Place of birth: Kempton Park
DOB: 21 September 1993
Coach: Werner Prinsloo
100m: 9.89 sec
200m: 19.95 sec
100m: SA record, 9.89 sec, Szekesfehervar, July’16
100 m: Gold, 10.03 sec, Commonwealth Games, Gold Coast, 2018
200m: 19.95 sec, Pretoria, March’17
4x100 m: SA record, Silver, 38.24 sec, Commonwealth Games, Gold Coast, 2018
100 m: 1st, 9.97 sec, World Student Games, Gwangju, 2015
100 m: 3rd, 10.05 sec, African Championships, Durban, 2016
100 m: 5th, 9.94 sec, Olympic Games, Rio, 2016
100 m: 5th, 10.01 sec, World Championships, London, 2017
100 m: 1st, 10.03 sec, Commonwealth Games, Gold Coast, 2018
200 m: 5th, 20.37 sec, Commonwealth Games, Glasgow, 2014
4x100 m: 1st, 38.84 sec, African Championships, Durban,2016
4x100 m: 2nd, 38.24 sec, Commonwealth Games, Gold Coast, 2018
Stocky and explosive, Akani Simbine first made heads turn as a teenager, and he has since gone on to shatter multiple barriers, lifting the coveted crown as South Africa's fastest man.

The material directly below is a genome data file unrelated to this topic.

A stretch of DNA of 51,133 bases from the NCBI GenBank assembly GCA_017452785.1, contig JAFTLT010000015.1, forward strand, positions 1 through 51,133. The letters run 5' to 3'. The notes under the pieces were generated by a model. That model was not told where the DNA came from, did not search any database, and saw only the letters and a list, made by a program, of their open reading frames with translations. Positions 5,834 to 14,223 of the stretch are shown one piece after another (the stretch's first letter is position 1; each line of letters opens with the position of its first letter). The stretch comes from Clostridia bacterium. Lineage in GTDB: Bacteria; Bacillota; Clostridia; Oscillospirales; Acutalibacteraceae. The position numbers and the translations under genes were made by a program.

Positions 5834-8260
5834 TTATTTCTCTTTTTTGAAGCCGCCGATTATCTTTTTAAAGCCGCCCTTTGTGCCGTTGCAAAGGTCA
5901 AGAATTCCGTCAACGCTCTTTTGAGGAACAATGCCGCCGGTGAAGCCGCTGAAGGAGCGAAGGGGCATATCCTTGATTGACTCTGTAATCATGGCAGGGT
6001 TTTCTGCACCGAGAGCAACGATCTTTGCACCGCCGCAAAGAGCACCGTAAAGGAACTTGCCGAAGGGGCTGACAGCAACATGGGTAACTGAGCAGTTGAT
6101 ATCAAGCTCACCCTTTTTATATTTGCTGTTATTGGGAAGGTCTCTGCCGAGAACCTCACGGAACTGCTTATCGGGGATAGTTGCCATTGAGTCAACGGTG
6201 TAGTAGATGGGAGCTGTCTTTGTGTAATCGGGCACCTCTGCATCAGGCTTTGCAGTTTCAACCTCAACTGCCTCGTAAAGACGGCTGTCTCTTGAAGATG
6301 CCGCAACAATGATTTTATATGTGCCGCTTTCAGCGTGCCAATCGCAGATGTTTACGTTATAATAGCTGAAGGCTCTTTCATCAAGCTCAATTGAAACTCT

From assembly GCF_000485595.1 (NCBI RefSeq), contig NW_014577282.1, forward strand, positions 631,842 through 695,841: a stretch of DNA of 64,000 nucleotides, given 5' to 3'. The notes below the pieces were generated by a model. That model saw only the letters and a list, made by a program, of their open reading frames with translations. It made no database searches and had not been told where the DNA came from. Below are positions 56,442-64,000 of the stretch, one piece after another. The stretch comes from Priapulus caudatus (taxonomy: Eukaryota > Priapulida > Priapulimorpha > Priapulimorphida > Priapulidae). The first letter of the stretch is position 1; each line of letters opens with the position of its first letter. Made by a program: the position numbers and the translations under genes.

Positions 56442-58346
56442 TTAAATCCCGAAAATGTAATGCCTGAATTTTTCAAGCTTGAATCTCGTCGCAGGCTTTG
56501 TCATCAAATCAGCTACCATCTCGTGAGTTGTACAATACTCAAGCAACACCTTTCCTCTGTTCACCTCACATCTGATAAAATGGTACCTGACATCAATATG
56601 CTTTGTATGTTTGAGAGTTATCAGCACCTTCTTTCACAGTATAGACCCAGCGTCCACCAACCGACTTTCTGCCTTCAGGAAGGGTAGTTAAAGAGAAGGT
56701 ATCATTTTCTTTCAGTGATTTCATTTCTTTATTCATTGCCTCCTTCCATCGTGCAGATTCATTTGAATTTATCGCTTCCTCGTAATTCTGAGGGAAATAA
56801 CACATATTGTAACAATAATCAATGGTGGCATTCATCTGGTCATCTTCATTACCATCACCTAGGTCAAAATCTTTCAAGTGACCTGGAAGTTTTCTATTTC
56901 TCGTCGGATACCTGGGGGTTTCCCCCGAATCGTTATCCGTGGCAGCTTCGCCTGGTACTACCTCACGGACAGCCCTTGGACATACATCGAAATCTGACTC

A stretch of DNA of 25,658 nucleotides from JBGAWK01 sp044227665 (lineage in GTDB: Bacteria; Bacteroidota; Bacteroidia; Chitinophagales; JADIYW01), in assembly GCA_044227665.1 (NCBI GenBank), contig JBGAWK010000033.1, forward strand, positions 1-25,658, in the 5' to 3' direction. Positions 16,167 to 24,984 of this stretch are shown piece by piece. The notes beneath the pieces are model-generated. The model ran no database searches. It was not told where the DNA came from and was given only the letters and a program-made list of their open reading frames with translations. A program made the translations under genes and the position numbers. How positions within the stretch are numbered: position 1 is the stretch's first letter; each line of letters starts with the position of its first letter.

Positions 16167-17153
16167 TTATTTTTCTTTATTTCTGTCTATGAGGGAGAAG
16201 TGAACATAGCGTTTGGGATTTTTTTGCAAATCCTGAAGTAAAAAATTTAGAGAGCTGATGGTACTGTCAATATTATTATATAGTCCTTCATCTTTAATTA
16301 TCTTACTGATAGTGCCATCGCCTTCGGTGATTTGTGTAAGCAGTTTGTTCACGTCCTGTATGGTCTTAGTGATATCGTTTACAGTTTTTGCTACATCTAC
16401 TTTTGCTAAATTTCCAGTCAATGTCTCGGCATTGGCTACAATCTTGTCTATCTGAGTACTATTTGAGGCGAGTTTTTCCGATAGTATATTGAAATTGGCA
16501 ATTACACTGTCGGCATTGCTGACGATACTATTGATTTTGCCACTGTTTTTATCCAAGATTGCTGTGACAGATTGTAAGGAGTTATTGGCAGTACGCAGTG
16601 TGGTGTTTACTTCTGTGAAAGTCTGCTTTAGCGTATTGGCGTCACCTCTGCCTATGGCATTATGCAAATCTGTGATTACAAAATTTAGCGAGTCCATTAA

Storming to victory in the 100m final at the Zone 6 Games in Lusaka in December 2012, he clocked 10.19 seconds to shatter the national junior record by 0.11.
While injuries hampered the early stages of his senior career, he was back to his best in 2014, taking the silver medal in 10.02 at the SA Senior Championships in Pretoria.
Later in the year he went on to grab fifth spot in the 200m final at the Commonwealth Games in Glasgow and joined the national relay quartet in breaking the South African 4x100m record with a 38.35 performance, taking fourth position.
His real breakthrough, however, came the following season when Simbine dipped under the 10-second barrier for the first time, equalling the SA 100m record of 9.97 to win the world student title.
In 2016, he joined the ranks of the global elite, bringing the national record down to 9.89 at a meeting in Szekesfehervar, and less than a month later he took fifth position in the Olympic 100m final in Rio. His successful campaign also included a bronze medal in the short dash at the African Championships, held on home soil in Durban.
Taking another big step forward in 2017, as he continued to build on his steady progress, Simbine again made history in Pretoria when he clocked 9.93 over 100m and 19.95 in the 200m event, becoming the first South African to shatter the sub-10 and sub-20 barriers on the same day.
Despite battling with a hip niggle, he showed tremendous tenacity to finish fifth in the 100m final at the World Championships in London, and after establishing his place as one of the most consistent sprinters on the global circuit, Simbine remains one of South Africa's brightest track and field stars.